Story forming

In my last blog , I mentioned I had eight ideas to develop a new storyline for my second novel, but didn’t know which one to choose. After teasing out these ideas further into rough outlines of about three-quarters of a page each, I narrowed the story choice down to three.  Then using some mind mapping software to flush out my ideas further (I tend to think visually), I made my choice.

At that point, it was difficult to resist the urge to fire up my computer and start writing my second novel.  But I didn’t want to repeat the large number of re-writes that I had with my first novel. Therefore I was determined to take the outlining process a stage further and produce  a story board of the principal scenes of the book.  Some authors who like to plot, use scene cards and pin boards to produce a visual representation of the story line.  Unfortunately a pin board is not a particularly attractive feature in a dining room that has to double as my office. So I decided to experiment using story boarding software. The software I chose was Storybook Pro. The principal benefit from this approach was that the story scene structure could be viewed on screen and a detailed outline of the story (about 16 pages in my case) could be produced in hard copy by printing out the scenes. The software was relatively easy to use and did not disappoint.

Most of the storyboarding was completed within a week. But when I read  the outline,  I realised the storyline I had produced just didn’t work. There was something missing.  If I had not gone through the story-boarding route and started writing I am sure that sooner or later I would have recognised what the problem was, but I would have probably wasted 25,000-50,000 words to find it.

So what was my problem you might ask.  The story just wasn’t exciting enough;  and the reason was I had a light weight antagonist. Not all stories or genres need a strong antagonist.  But my story definitely needed one.  And if you have a bad guy, he has to have his own story; he can’t just turn up in the final battle scene to make the hero look good. Story forming is therefore not just about a plot-line, but it is also about the characters and how that plot-line affects them.  In my case, I had casted the hero and heroine and threw them into the plot, but had forgotten about one of the most important characters of all – the antagonist.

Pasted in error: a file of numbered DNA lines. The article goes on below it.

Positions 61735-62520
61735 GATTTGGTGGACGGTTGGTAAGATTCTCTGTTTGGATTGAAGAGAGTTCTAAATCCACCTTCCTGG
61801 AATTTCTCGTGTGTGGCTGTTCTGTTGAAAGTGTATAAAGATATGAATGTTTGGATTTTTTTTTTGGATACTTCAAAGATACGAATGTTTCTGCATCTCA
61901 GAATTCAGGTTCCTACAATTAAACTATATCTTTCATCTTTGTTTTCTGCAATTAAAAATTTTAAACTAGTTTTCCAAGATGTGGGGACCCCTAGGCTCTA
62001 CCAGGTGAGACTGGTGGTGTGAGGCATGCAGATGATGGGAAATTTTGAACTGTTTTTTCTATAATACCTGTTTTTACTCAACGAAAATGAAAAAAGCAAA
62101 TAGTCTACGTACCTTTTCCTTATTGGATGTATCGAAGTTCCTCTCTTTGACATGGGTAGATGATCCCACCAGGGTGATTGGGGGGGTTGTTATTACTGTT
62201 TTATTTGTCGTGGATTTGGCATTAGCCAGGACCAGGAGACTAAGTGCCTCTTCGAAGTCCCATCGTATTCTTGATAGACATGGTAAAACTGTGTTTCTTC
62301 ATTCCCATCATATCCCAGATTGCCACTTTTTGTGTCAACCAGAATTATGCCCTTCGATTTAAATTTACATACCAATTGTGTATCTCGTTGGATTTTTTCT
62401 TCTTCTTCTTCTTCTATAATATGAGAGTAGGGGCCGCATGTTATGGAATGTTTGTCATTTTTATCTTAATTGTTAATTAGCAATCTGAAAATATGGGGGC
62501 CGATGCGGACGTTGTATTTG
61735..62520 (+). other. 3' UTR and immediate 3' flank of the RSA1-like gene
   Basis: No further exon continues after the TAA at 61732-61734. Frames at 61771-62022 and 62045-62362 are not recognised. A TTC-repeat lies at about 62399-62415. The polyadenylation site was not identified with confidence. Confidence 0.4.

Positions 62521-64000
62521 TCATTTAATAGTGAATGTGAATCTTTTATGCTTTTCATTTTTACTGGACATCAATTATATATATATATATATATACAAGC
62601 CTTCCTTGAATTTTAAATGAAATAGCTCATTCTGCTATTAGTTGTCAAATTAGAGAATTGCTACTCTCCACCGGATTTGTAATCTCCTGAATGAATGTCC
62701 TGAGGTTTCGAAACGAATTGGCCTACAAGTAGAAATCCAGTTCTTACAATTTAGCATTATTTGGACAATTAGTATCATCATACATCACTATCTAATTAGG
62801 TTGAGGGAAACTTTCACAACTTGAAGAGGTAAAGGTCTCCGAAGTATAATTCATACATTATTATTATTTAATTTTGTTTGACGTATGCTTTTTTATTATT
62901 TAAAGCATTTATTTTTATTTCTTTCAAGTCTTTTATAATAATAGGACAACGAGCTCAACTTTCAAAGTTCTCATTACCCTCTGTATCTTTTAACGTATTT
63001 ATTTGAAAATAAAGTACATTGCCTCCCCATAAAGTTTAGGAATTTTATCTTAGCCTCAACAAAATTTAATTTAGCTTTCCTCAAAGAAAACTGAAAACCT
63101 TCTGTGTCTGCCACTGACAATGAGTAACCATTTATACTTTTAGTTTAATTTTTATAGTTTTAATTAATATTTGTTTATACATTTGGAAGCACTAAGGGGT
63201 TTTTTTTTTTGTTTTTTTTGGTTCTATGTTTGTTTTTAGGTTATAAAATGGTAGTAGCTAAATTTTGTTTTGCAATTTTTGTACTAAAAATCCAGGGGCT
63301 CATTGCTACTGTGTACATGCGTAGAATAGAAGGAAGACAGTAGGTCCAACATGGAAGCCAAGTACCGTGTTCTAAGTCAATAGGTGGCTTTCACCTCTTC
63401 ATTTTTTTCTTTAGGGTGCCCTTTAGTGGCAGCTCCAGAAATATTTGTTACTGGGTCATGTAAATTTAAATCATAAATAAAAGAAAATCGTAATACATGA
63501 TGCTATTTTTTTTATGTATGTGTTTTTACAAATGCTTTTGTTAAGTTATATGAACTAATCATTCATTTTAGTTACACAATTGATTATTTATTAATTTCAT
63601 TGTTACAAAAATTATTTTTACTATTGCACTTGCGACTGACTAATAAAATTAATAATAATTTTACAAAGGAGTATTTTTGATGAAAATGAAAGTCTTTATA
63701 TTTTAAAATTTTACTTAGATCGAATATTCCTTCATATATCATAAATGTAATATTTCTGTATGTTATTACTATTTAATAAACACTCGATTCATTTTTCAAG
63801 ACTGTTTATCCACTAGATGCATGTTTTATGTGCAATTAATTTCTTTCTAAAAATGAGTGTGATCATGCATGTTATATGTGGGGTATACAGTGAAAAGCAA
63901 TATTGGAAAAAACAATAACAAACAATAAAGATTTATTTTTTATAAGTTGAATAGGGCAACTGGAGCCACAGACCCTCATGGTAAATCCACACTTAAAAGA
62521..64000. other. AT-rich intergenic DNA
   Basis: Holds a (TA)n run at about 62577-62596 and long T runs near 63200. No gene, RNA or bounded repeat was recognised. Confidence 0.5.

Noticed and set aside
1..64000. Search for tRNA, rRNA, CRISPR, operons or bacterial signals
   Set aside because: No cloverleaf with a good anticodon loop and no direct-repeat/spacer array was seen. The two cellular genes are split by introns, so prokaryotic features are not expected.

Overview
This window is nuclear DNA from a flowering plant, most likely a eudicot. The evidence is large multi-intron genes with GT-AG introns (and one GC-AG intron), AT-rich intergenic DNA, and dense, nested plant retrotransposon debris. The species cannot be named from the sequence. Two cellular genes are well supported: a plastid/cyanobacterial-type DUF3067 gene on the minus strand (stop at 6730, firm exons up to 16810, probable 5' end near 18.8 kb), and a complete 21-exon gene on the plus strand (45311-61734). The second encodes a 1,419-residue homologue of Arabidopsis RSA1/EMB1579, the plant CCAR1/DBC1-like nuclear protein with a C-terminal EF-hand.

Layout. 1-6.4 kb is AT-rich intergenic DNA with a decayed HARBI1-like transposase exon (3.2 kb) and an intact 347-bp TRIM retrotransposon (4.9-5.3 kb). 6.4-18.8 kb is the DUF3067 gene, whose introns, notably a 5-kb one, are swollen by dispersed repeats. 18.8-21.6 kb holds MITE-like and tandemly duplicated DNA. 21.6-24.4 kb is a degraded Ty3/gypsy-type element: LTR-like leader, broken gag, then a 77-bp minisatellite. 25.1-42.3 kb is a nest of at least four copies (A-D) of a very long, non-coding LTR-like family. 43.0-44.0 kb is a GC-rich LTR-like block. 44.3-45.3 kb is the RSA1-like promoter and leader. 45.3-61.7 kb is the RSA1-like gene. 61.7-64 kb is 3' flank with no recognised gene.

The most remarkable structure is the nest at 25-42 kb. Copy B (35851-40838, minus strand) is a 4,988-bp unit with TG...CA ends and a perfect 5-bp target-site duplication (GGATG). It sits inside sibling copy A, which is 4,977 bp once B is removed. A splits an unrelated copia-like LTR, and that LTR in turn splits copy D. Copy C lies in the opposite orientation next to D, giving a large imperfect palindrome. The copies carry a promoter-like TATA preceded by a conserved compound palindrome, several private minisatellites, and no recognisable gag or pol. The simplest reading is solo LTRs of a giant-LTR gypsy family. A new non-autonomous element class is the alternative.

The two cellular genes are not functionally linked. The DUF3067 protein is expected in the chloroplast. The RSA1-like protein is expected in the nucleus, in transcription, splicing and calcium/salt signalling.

In some genres, particularly action stories or horror stories, the antagonist is absolutely vital. For example, in the action movie Die Hard, what would John McClane (Bruce Willis) have been without the evil Hans Gruber (Alan Rickman)? In the Dark knight where would Batman (Christian Bale) be without the Joker (Heath ledger)? In other genres, the antagonist may be not be a character but something more abstract like the elements or environment.

So I have learnt and important lesson, and still have some work to do on character development before I can start writing in earnest.

Finally published!

On the 29 October 2012, and after nearly two years in development, I published my novel, “Collision – A Sci Fi Romance”. It took less than an hour to actually publish the book on Amazon. Even for a technophobe like me, the process was simplicity itself. I simply followed the input screens on Amazon and uploaded the file and cover. The following day I got an e-mail from Amazon telling me it had been published. I went onto the site, and there it was. Amazing.

Does this mean anyone can self publish a novel on Amazon Kindle? The answer is ‘yes’; but of course there is the small matter of actually writing the book in the first place. That means you need an idea for a book and a great deal of will and determination to follow it through. Many, of course, start to write with good intentions, but after a few thousand words give up in despair. It is not as easy as it seems. Some might even finish the first draft and then despair at the thought of editing the draft; a process that can be as long as the process of writing itself.

In my case, I had a slight advantage; I had written two non-fiction books before, one of which went through six editions, and I had acted as editor of a technical newsletter for one of the largest firms of accountants in the world. I had also contributed chapters to a number of other publications and published a lot of articles. I knew I had the basic writing skills; but could I write fiction? As I was to discover the world of fiction was a totally new experience for me.

At about 25,000 words I started to falter; I had concerns about the plot, about the characters, about dialogue, and about virtually everything.  And I realised that I needed to do much more research about how to write fiction. So I did, what I suspect most newbie writers do; I read dozens of ‘how to write fiction’ books. I have quite a library of them now. Most of them are very good, and will help you identify what you are doing wrong. But don’t expect them to turn you into a Stephen King or a Dan Brown. They won’t. At best they will get you to look at the way an author is telling a story in a different way.

I said earlier that it had taken almost two years to produce the book. It’s taken longer than I expected; but there was a lot to learn during the process and I am still learning. Perhaps the next will take far less.